Basketball in America is like one giant
commercial for athletic footwear giants. And Nike, Adidas and Under Armour start
their pursuit of the best athletes early in their teens or younger. Dial back to look at the athletic shoe industry generally. Basketball shoes have
been the driver. And so there is an interest in LeBron James when he’s 16 years old. The nation’s best high school age atheles typically end up on
elite club teams that put them in front of college coaches agents and sneaker
company scouts. It is a bit of the Wild West when you’re talking about AAU basketball. And the sneaker giant’s dole out five and six figure sponsorship deals for teams that include cash and free gear. There’s an undercurrent of
folks who are trying to build these kind of relationships with the notion that
the payoff comes down the line. The sneaker wars actually started decades ago, but it was the debut of the first Air Jordans in 1985 that changed everything. It was a runaway hit for Nike with sales in excess of $100
million dollars in the first year. Today the Jordan Brand racks up about
$3 billion dollars a year in revenue. It’s that magic that sneaker companies
have been trying to replicate ever since It does bring a brand legitimacy and
visibility that you probably can’t get with your target audience anyplace else. Now it’s perfectly legal for footwear companies to shower amateur teams with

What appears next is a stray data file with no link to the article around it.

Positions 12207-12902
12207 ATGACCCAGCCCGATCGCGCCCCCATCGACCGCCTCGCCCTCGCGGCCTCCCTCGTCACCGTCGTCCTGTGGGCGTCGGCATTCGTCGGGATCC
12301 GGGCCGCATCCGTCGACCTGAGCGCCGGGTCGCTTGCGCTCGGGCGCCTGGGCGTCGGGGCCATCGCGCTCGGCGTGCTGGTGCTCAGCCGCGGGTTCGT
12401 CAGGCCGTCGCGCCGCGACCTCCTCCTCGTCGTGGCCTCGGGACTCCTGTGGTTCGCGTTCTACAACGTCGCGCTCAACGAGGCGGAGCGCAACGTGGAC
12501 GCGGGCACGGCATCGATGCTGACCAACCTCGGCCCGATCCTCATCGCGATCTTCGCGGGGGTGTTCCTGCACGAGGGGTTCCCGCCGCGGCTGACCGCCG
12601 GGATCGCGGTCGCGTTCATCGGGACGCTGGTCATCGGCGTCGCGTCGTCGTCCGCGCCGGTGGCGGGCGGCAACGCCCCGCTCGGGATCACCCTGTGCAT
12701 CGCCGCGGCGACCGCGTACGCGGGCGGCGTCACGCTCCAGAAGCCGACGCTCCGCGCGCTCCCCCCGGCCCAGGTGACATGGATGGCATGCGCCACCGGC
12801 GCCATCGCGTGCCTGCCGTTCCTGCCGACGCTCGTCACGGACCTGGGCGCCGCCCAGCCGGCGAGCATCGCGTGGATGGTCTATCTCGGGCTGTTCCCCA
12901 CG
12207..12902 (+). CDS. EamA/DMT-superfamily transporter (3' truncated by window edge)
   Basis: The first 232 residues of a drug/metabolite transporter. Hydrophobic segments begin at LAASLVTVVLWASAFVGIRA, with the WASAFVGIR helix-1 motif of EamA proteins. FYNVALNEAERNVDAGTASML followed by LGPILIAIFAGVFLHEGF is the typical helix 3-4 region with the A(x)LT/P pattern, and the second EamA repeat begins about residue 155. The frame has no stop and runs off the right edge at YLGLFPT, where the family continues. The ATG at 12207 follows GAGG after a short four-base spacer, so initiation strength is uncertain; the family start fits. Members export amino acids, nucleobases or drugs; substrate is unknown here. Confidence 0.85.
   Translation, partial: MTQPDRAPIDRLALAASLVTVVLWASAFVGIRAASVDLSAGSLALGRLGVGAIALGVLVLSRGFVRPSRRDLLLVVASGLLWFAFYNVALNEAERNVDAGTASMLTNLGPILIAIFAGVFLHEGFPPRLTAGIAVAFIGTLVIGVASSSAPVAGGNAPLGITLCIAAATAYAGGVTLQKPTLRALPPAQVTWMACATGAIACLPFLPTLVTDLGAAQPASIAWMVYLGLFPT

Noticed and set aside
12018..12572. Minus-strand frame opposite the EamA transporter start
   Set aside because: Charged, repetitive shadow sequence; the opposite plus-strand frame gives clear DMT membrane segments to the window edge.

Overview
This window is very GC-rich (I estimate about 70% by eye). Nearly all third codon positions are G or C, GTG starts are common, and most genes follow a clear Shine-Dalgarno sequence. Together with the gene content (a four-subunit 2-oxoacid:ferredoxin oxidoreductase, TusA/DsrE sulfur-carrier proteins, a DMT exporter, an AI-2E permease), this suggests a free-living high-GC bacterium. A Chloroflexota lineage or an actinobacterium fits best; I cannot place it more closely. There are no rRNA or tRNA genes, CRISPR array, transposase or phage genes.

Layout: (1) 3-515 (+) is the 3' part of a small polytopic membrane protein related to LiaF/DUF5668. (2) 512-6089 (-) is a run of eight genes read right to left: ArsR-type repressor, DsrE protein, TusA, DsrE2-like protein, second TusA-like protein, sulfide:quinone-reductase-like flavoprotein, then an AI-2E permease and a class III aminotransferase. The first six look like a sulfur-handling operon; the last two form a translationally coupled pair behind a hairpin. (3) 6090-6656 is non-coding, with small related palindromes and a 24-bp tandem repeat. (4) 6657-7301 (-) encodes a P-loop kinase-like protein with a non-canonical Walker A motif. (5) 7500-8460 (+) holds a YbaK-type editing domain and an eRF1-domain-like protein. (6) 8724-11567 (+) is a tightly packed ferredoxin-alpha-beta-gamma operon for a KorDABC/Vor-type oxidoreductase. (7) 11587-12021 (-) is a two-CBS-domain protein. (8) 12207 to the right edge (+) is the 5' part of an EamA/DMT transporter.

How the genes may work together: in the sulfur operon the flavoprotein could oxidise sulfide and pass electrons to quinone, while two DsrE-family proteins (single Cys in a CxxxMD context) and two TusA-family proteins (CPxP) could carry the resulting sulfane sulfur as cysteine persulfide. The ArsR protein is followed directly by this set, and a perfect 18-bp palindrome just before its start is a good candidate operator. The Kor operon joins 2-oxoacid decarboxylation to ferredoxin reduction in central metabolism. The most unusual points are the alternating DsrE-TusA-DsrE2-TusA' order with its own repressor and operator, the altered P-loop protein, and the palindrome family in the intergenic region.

free shoes, uniforms and sometimes cash for expenses. But the NCAA, the governing
body of college athletics, forbids preferential treatment to individual
athletes based on athletic ability. But federal prosecutors are alleging the
intense competition for talent has spawned illicit transactions involving
agents, coaches, players and their families. Ten were arrested last fall in
an unfolding corruption case including two Adidas employees. If you take so much
as a dollar from somebody for for playing you’re going to be ineligible
for that. The corruption scandal raised questions about the future of sponsored leagues and whether the big three shoe companies would reconsider their commitment to grassroot ball. But take a look at this roster of the Sierra Canyon
Trailblazers. It’s an elite high school basketball team in Chatsworth, California
loaded with a raft of second-generation NBA kids. That Scottie Pippen Jr.,
Kenyon Martin Jr. and Dwayne Washington Jr. Sneaker companies won’t walk away
from that willingly.